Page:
We woke up at our early departure time again and got up and over Piute pass. This was an easy pass in comparison to others but still offered fantastic views. This was a long detour off the PCT with this pass from trailhead to PCT junction coming in at 16.9 miles. We had a lot of mileage to go so we kept on trucking.

There was not much information on the specifics of this route except for a few comments from other hikers who had done this recently. Of course there were more river crossings early in the morning. One area, French Canyon, had several sequential crossings that were easy but my goodness – cold! There were 6 crossings in a short span and I am unsure if my feet/lower legs have ever been so numb.

The trail wound its way next to a raging river along steep canyon cliffs. This was a beautiful set up, though there was more ascent than I thought necessary (or maybe just my legs did). We eventually descended back on to the PCT and popped out at mile 857. Between Bishop and Piute pass, I had actually done more miles than the 25 trail miles I missed.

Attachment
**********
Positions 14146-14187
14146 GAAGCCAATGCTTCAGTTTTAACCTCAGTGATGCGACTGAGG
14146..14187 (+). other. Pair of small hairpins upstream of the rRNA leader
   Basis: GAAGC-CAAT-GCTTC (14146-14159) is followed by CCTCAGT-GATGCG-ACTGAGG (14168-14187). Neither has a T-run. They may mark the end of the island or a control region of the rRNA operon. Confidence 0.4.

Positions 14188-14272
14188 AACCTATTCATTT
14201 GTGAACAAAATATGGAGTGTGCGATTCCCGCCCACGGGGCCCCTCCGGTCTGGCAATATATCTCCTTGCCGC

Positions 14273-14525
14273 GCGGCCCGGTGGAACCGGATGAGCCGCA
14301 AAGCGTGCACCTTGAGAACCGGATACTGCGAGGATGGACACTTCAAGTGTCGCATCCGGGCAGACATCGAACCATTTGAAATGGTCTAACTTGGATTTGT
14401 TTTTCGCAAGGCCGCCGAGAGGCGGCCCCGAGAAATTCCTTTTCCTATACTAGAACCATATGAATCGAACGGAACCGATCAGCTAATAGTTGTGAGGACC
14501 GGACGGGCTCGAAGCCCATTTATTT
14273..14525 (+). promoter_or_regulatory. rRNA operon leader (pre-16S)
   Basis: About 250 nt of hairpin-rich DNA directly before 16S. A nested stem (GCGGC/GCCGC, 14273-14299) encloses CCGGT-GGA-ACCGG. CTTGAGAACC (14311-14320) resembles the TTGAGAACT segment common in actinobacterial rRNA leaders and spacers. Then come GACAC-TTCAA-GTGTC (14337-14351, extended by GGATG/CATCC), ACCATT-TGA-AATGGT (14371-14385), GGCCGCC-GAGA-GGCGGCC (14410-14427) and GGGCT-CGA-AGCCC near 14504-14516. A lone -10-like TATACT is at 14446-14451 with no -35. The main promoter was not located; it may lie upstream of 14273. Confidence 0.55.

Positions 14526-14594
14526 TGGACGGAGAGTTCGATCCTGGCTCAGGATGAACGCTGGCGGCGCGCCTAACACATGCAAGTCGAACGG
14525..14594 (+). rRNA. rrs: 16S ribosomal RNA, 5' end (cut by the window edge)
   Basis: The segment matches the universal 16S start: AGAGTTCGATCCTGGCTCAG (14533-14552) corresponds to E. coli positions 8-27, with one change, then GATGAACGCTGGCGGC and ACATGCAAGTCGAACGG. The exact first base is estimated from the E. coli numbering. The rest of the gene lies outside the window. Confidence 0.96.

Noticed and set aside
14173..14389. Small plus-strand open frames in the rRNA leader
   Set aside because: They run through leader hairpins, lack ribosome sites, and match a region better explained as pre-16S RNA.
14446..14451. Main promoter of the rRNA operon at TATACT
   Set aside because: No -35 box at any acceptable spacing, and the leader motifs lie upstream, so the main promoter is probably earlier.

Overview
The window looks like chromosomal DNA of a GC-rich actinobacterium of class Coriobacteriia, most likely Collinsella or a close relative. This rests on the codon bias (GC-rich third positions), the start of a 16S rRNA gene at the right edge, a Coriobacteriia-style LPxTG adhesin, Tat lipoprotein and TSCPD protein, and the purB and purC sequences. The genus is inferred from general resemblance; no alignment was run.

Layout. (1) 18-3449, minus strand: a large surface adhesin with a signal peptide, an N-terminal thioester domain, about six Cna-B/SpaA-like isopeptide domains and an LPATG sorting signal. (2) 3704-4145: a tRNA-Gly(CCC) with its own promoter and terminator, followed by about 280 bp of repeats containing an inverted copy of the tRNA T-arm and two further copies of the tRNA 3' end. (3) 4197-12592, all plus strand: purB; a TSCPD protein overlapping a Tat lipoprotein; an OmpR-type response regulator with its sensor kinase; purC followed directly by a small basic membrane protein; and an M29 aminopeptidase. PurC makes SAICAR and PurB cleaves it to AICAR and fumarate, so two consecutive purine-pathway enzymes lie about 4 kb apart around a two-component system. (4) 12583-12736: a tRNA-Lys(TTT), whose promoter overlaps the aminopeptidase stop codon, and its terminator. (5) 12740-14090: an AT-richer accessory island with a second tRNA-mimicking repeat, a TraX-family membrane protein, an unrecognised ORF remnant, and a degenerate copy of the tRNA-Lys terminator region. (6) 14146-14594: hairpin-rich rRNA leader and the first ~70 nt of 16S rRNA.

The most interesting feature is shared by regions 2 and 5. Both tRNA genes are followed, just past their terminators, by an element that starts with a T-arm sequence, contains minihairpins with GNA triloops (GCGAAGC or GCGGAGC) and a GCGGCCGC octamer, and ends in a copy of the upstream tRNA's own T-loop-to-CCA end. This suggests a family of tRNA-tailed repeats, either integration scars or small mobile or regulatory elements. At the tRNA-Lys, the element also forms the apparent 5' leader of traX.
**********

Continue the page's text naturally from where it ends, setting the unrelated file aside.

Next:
We didn’t go too much further ahead for the day, but there was open trail so at least it was enjoyable! Selden pass was in the morning so I got as close as possible to that as well for snow purposes.

Day 68: Mile 863.7 – 882.3

  • Trail Daily Miles: 18.6
  • Total Daily Miles: 19.6
  • Total Trail Mileage: 882.3
  • Elevation Gain: 2969 ft
  • Elevation Loss: 4370 ft
  • Weather: Sun
  • Overall Day Sentiment: Another day.

Selden pass was the easiest of all the main major passes we had done so far. Though Bobcats microspike broke again so there was some time spent on a field repair. The ascent was fine, the descent was mild. Along the descent, there was a great amount of bear tracks in the snow. In fact, the bear must have also been on the PCT because it followed the trail for over a mile!

Once we were down from the descent, we ran into another large water crossing, appropriately named Bear creek. This is typically a difficult crossing but luckily we were hitting it in the morning when the snow melt had slowed overnight. There were many more minor crossings, one of which Bags quickly fell into a creek but popped right back out. She was wet but her bag liner did its job and kept her sleeping items dry!

The day flew by after that with nothing too much of note. We had another pass the next day, Silver pass, so we attempted to get as high/close as possible. The last bit of this days ascent was again on stone stairs but this time there was a consistent waterfall down it. The snow was truly beginning to melt rapidly which meant we had perpetually wet feet. I always attempt to dry out socks and shoes overnight!